“Oh yes, I’ve found when you’re actually researching for a novel, research can become a lot of fun! Almost too much fun actually.” Kelly chuckled, thinking back to all her research on the Crusades for her historical fiction works, but then she dismissed it to keep focused on the topic at hand. She tucked her hands behind her back and cast Margot a glance. “I’m going to ask you about your writing in a bit, but first I want to know who you are as an individual in real life. You said you have to research American history for your job. What exactly is your job?”

Margot smiled and clapped her hands, giddy to be able to talk about her job.  “I’m a naturalist!  So I do outdoor programming for a municipal city.  It’s a part-time gig, but I get to spend a lot of time out in nature, which is the best thing ever.  I like to incorporate normal nature programs like frogs and reptiles, but I also like to do weird and novel programs, like learning how to ‘survive’ zombies.” She talked animatedly, swishing her hands around in big movements.  “Or, like how to survive in the suburbs; learn to read a map, stay home by yourself, and cook boxed meals.  Stuff that kids don’t always get to learn.”  She hefted her heavy skirts in an attempt to catch a breeze; already she was beginning to sweat.  “I get the local history part because we have a barn and house that were actually used in the late 1800’s, so we get to give third graders a tour and teach them about what life was like back then.”

“Very interesting! Sounds very busy, and I have no idea how you even find time to write, but good for you!’ Kelly grinned at her. They came upon a fountain with a pool around it, and Kelly sat on the edge and ran her fingers through the cool water. It was refreshing. She then smiled up at Margot. “Okay, so I get the feeling you’ve been writing all your life, right? You just seem to be that kind of person. But what inspired you to start writing?”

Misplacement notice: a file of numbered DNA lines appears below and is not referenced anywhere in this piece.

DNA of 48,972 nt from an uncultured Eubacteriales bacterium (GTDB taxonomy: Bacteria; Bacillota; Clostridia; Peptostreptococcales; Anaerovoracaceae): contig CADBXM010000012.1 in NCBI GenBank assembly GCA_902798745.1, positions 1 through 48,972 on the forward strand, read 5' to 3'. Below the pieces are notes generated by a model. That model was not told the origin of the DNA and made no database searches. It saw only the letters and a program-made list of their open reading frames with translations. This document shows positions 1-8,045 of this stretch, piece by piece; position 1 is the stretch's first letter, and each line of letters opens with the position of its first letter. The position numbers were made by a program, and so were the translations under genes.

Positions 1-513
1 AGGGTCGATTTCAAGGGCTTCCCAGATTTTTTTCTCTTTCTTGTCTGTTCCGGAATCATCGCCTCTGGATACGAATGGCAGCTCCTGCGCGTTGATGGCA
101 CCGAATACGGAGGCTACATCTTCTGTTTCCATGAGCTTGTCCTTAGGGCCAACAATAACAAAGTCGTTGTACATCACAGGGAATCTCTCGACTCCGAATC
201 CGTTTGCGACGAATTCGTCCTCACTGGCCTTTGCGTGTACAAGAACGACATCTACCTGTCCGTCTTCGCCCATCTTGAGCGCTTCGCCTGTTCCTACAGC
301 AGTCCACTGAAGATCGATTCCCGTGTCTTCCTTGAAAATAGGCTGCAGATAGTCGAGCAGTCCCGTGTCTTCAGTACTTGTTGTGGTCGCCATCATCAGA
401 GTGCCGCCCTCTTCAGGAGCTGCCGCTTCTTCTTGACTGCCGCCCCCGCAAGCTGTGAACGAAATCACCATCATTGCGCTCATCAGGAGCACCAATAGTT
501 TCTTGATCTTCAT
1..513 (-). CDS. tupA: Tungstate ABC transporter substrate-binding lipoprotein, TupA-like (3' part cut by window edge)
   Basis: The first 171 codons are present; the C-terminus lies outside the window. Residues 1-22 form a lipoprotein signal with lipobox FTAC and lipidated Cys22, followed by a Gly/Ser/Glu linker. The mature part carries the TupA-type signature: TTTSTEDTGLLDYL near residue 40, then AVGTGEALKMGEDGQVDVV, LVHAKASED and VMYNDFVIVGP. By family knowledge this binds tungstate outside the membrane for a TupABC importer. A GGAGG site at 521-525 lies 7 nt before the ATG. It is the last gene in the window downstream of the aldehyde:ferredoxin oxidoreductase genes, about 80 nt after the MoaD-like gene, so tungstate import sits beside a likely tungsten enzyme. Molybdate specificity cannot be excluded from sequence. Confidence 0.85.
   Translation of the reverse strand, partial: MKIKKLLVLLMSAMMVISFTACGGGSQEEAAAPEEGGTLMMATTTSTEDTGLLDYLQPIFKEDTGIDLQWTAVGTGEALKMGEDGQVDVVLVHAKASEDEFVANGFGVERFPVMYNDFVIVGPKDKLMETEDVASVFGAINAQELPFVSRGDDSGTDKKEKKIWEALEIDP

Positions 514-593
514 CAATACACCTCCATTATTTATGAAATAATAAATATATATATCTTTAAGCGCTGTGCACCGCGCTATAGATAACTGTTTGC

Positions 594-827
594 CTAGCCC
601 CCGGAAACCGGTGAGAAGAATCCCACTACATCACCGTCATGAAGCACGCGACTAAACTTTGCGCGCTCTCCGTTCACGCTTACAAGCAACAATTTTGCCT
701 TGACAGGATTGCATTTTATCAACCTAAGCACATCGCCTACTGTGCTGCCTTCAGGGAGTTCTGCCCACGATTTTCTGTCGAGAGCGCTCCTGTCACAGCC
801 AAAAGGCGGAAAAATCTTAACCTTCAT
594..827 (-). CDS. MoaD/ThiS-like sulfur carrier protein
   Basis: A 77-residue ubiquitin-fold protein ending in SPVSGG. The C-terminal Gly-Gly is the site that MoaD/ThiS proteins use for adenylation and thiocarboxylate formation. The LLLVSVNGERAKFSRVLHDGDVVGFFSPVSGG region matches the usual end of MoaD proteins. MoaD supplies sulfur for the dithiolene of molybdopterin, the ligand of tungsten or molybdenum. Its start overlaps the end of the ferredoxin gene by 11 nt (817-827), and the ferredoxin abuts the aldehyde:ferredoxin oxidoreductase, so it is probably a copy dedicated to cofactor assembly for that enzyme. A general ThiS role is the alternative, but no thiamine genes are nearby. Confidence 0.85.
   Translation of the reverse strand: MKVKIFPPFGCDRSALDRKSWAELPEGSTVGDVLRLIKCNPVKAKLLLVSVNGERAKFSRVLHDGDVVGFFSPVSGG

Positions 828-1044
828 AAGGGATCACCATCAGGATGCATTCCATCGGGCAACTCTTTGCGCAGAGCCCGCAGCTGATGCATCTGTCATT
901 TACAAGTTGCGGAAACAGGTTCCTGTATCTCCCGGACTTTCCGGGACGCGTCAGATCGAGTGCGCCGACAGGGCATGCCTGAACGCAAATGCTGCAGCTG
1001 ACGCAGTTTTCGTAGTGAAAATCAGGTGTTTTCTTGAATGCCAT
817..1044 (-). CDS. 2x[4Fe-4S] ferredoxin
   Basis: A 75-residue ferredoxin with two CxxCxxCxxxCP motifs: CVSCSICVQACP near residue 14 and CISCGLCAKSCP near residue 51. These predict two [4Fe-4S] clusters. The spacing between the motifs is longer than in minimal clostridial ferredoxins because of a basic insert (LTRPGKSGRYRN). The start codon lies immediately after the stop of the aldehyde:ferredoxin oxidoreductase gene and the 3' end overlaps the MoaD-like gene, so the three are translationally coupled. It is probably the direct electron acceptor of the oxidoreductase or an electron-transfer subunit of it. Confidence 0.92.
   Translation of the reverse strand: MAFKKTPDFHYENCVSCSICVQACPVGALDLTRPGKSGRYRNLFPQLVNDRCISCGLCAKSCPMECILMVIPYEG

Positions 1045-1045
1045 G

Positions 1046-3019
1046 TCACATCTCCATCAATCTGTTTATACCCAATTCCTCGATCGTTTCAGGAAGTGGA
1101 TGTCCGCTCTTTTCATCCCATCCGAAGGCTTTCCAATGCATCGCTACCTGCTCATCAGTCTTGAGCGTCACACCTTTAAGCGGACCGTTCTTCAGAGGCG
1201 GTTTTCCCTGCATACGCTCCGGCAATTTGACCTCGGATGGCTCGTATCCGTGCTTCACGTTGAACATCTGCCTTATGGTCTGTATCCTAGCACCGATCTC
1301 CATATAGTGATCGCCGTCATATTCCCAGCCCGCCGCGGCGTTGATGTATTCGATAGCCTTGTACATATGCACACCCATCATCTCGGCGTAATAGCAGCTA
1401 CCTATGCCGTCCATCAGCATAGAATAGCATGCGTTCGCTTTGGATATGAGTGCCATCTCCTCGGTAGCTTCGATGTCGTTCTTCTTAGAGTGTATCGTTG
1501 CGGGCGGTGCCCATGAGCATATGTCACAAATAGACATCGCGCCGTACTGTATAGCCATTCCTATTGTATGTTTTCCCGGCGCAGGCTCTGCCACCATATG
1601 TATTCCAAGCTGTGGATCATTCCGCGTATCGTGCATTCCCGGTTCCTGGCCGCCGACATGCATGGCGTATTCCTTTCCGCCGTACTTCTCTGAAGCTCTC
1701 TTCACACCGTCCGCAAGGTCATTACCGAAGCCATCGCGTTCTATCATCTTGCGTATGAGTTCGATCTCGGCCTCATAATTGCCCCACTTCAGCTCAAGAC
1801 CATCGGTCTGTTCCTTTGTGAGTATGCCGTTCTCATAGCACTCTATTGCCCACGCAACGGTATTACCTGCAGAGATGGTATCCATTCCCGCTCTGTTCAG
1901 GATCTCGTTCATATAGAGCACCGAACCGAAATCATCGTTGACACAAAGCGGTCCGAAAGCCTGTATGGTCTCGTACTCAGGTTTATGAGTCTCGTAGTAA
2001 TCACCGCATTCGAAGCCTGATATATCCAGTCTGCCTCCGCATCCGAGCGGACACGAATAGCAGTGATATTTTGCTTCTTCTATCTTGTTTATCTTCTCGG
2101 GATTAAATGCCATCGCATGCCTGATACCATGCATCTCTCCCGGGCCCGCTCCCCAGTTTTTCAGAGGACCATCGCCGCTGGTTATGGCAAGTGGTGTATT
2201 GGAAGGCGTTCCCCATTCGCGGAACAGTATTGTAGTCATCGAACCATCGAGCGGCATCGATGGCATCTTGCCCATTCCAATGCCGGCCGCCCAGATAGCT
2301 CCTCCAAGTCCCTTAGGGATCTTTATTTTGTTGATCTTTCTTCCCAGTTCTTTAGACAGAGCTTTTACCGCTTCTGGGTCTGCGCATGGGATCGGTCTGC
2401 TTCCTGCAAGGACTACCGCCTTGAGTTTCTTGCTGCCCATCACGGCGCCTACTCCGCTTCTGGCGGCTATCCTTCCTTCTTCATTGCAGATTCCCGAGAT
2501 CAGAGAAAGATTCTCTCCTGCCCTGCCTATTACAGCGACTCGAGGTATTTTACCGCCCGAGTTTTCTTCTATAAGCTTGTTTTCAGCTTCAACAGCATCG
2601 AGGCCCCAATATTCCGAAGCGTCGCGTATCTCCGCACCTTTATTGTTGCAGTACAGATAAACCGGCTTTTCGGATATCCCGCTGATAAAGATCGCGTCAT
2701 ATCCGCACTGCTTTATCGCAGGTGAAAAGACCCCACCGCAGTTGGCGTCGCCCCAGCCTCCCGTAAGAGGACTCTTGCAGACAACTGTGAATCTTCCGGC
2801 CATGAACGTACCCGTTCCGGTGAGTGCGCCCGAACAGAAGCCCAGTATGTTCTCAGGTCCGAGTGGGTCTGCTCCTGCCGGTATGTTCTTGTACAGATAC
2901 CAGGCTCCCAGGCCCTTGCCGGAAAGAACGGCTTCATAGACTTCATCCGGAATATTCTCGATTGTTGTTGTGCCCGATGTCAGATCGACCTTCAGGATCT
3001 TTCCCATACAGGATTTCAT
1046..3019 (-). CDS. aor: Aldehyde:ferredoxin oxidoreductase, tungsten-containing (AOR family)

Margot’s skirts billowed around her as she sank down onto the ground.  It wasn’t exactly comfortable to sit in a corset, but she would manage.  “I hated writing until sixth grade.  I could never come up with original ideas, so I would steal them from the kids around me and write about whatever they were writing about.  They got mad at me, and I never liked doing writing assignments.  Then in sixth grade, I discovered that writing, like reading, was a great escape mechanism.  I wrote my first short story about myself, a Mary Jane character, inserted into the Eros and Psyche myth, and fell in love with descriptions and building this little world that no one but myself could see.”  She relaxed into her corset, let it hold her upright, while her green eyes took on a dreamy cast.  “I would stay up until two or three in the morning, just typing away at the computer.  It was all over from there on out.”  She gazed at her fingers in what she assumed was a ladylike fashion.